This snow mold seems to be actually growing from the snow. Or perhaps, as is more likely, the mycelium was growing in the melt water between the ice crystals and as the snow melted away it draped the web of mycelium fibers on top of the grass. In the spring time great mats of the stuff are revealed on the grass as the snow melts away. The threads are even more delicate than a spider's web and only remain visible for a day or two after the snow melts away.
Snow mold is a fungus that feeds on grass in cold wet weather. It doesn't necessarily need snow and is a problem for golf courses and other turf grower even where it does not normally snow. There are several different types of snow mold; the two most common being the grey snow mold and the pink snow mold. I believe the above image is of the grey snow mold as the reddish-brown sclerotia are visible embedded in the grass leaves. In the image below you can more clearly see one of the sclerotia after the thatch has dried a bit and the mycelium has disappeared. The sclerotia is the dormant form of the fungus that stays in the thatch through the hot and dry weather of the summer. The fungus starts growing again in the fall when the necessary cool and wet conditions are present.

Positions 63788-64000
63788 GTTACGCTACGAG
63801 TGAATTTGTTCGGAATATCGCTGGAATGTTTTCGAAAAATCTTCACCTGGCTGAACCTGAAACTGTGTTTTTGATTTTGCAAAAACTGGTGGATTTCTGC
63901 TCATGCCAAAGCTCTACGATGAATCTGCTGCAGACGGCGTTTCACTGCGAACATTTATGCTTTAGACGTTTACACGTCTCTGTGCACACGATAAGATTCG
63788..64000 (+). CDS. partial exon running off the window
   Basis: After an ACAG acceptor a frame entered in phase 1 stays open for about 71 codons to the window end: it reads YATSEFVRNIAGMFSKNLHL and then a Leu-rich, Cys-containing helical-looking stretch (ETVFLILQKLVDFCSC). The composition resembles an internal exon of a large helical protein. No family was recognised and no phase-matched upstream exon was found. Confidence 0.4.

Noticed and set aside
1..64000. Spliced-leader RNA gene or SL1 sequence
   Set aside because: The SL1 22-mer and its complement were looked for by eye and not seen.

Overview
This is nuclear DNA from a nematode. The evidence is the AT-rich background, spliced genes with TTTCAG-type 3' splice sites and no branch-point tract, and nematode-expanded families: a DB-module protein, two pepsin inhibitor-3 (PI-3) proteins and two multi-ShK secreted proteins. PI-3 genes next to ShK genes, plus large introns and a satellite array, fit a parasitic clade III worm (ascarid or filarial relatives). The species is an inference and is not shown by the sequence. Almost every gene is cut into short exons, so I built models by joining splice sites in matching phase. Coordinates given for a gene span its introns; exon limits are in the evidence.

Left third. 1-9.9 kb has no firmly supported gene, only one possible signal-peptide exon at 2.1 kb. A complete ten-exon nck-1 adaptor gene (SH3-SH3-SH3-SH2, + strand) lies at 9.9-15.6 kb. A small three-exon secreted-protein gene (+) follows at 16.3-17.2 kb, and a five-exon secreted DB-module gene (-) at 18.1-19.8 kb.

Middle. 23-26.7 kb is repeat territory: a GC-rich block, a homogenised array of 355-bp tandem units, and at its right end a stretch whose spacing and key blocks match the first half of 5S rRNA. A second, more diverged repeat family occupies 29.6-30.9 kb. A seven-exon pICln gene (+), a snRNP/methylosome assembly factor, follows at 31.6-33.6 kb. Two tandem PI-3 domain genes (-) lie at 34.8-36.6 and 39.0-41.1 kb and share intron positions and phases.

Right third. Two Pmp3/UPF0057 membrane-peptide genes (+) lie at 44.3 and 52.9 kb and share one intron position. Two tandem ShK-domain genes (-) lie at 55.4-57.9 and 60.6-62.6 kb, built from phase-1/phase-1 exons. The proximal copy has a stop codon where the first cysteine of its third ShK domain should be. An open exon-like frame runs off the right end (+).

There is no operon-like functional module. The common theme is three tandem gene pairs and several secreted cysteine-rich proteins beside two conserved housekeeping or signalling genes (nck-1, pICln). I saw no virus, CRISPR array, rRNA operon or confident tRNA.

The pinkish hue on the lower portion of the grass leaf in the above picture is a bit of a mystery. There are patches of this faint pink on the dead thatch all over the grass. I thought it might be from the spores of pink snow mold but I am no longer sure. I couldn't find any good close-ups of what pink snow mold is supposed to look like. All the pictures I found on the web were only useful for identifying the circular patches of dead grass it creates in lawns and golf courses.